All About Echolalia

All About Echolalia 

As children learn to talk and communicate with others, it is common for them to repeat what they’ve heard. By age 3, frequent repetition of words and phrases will typically subside. For children with Autism Spectrum Disorder (ASD) or other developmental delays, however, repetitive speech or echolalia, often continues to present further into childhood. Echolalia can negatively impact socioemotional wellbeing, as it can result in difficulties communicating with others and expressing one’s thoughts and feelings. Keep reading to learn more about echolalia, and how we can best help children with echolalia find their own voice.

Background on Echolalia 

Echolalia is the repetition of phrases and noises that have been heard before. For example, immediate echolalia may present when a parent asks his child, “What do you want for breakfast?”, and the child immediately responds with, “What do you want for breakfast?”. Delayed echolalia may present when a parent asks his child, “What do you want for breakfast?” and the child answers with a phrase he’s heard hours/days earlier, “Buzz LightYear to the Rescue!”.

Children with echolalia do not respond with these repetitive phrases on purpose; oftentimes, it may be how they learn language and attempt to communicate with others. Below we will discuss the different types of echolalia, as there are two main categories: interactive echolalia and non-interactive echolalia. Interactive echolalia is attempted communication with others, while non-interactive echolalia is meant mostly for personal use. Below please find two tables that describe interactive echolalia and non-interactive echolalia in more detail.

If your child has ASD and is exhibiting echolalia, research tells us that there are patterns in the way it progresses into more flexible and spontaneous speech. Thus, there is comfort in knowing that echolalia can be a useful stepping stone to spontaneous speech.

How to Treat Echolalia

In order to effectively treat echolalia, it is important to understand why the child is repeating or echoing, as all children use echolalia for different purposes. Some children use echolalia because it is how they best communicate wants/needs, while other children use echolalia to self-soothe.

This is where it becomes important to be your child’s own detective; observe your child and his/her interests, listen carefully, and wait patiently without talking. After determining what it is your child needs/wants, be your child’s interpreter by using specific strategies listed below. These specific strategies may be implemented either in speech therapy with a skilled speech-language pathologist, or in the home setting:

When echolalia is due to delayed language skills
  • Instead of targeting echolalia, target building vocabulary and overall language skills
When echolalia is used to request
  • Model correct sentence/question for him/her to repeat. Slowly build awareness to the error
When a child echoes the last word of questions (e.g., “do you want milk?” Child: “milk”)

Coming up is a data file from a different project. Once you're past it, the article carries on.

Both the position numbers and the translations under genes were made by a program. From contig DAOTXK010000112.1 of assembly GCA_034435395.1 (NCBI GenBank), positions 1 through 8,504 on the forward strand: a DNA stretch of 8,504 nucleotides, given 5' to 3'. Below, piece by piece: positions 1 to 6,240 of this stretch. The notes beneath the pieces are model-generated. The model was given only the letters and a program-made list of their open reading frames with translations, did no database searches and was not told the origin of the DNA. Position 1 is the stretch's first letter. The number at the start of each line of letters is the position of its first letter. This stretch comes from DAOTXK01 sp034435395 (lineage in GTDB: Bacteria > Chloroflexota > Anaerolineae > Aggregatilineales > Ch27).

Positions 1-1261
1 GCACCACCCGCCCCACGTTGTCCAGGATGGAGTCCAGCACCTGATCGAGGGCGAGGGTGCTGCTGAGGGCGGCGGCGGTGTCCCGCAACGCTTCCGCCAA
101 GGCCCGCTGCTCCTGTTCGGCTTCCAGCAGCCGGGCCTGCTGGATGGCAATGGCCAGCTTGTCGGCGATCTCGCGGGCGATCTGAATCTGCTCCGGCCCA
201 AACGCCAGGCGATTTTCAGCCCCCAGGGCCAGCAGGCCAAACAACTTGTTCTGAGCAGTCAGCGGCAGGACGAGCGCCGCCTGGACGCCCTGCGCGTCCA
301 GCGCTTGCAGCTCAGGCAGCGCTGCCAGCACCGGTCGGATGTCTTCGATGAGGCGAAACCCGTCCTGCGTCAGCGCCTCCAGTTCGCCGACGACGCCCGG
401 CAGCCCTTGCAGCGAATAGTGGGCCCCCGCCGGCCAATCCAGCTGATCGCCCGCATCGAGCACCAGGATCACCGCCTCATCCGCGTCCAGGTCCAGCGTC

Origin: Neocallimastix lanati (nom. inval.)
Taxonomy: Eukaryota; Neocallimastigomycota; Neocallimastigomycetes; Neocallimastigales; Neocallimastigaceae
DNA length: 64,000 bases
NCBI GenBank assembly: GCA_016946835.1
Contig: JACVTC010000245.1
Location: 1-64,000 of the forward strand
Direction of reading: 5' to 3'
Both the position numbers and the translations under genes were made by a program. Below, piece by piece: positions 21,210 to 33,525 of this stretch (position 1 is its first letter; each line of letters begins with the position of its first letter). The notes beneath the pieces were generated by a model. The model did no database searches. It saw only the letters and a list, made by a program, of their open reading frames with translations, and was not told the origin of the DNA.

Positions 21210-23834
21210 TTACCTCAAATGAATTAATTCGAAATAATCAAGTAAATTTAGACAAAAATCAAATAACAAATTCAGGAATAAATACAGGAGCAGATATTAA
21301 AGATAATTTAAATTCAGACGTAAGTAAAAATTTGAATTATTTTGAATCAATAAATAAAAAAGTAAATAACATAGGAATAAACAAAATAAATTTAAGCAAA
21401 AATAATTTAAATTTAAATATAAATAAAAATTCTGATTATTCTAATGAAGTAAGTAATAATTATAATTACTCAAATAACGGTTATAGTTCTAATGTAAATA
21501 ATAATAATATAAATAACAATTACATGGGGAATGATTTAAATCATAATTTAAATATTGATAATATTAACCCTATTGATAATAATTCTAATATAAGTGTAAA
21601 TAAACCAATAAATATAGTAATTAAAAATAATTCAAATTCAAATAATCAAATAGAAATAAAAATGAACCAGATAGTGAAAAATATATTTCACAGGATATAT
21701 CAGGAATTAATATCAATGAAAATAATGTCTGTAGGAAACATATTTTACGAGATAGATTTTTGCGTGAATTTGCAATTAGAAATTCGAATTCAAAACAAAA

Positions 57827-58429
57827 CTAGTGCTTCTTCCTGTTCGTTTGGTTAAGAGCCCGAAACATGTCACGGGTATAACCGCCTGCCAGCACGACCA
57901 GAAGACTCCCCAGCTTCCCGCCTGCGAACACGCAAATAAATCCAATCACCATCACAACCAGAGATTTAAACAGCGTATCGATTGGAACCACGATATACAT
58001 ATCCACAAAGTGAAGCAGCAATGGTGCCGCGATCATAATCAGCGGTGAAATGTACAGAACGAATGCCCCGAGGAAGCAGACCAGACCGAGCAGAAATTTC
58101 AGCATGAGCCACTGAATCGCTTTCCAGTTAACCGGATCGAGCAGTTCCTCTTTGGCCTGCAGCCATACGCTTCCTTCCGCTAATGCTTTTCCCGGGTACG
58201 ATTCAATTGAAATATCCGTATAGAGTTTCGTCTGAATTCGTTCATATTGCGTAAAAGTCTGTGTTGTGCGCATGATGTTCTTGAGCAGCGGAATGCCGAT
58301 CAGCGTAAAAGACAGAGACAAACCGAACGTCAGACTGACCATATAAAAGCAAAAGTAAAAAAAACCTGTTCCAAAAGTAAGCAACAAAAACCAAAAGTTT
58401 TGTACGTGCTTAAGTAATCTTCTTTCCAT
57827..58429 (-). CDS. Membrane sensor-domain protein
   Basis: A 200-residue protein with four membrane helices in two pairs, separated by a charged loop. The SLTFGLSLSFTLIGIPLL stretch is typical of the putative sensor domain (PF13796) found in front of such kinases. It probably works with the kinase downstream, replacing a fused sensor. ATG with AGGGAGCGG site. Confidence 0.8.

1. Choose one question type (“do you want it?”)
  2. Ask the question and immediately answer it (“do you want it? yes”); hopefully the child will learn to only imitate “yes”. If not, prompt child to imitate “yes” (or “no”, depending on question)
  3. Keep asking the question type, but slowly fade cueing by providing only the first sound of the answer (“do you want it? y-y-y…”)
  4. Continue asking the question type, and fading cueing by mouthing the first sound of the answer
  5. Once one question form is mastered, start over with a different question form (“what is this?”)
When a child echoes your praise (e.g., “What does the cow say?” Child: “woof woof! Good job!”
  • Repeat the correct answer, pause, and then give the praise. Use the same fading system as above.
When echolalia is self-stimulatory
  • Some children use echolalia as a form of comfort, since it is predictable (e.g., repeating favorite tv scripts/movie scripts). Other times, it is because children are bored. If the child is using echolalia in an environment where it is acceptable (e.g., home), it is okay and recommended to continue letting your child do so. If it is an unacceptable environment (e.g., classroom), it is important to figure out why the child is using echolalia. Analyze whether a child is stimming because he/she is stressed, and find alternative ways to de-stress the child. If a child is bored, use gentle reminders to tune him/her back into the present activity.

Speech-language pathologists and their team will be able to help determine more of why your child is displaying echolalia, and how to best help him/her. If you live in Florida, please call Exceptional Speech Therapy to receive a free screening and/or comprehensive speech-language evaluation, both virtually or in-person. For virtual evaluations check out our new service, Exceptional Teletherapy.

As always, we wish for your child to be a successful communicator, all the while being happy and enjoying the loveliness of childhood.

Andrea Scola, M.S., CF-SLP
Exceptional Speech Therapy Blog Writer


21, L., 22, S., 27, Z., 27, S., 27, L., 28, K., . . . 7, K. (2019, June 06). Echolalia: When Children Repeat What You Say. Retrieved September 20, 2020, from

Lowry, L. (n.d.). 3 Things You Should Know About Echolalia. Retrieved September 20, 2020, from

Lowry, L. (n.d.). Helping Children Who Use Echolalia. Retrieved September 20, 2020, from

Stubblefield, H. (2019). Echolalia. Retrieved 2020, from

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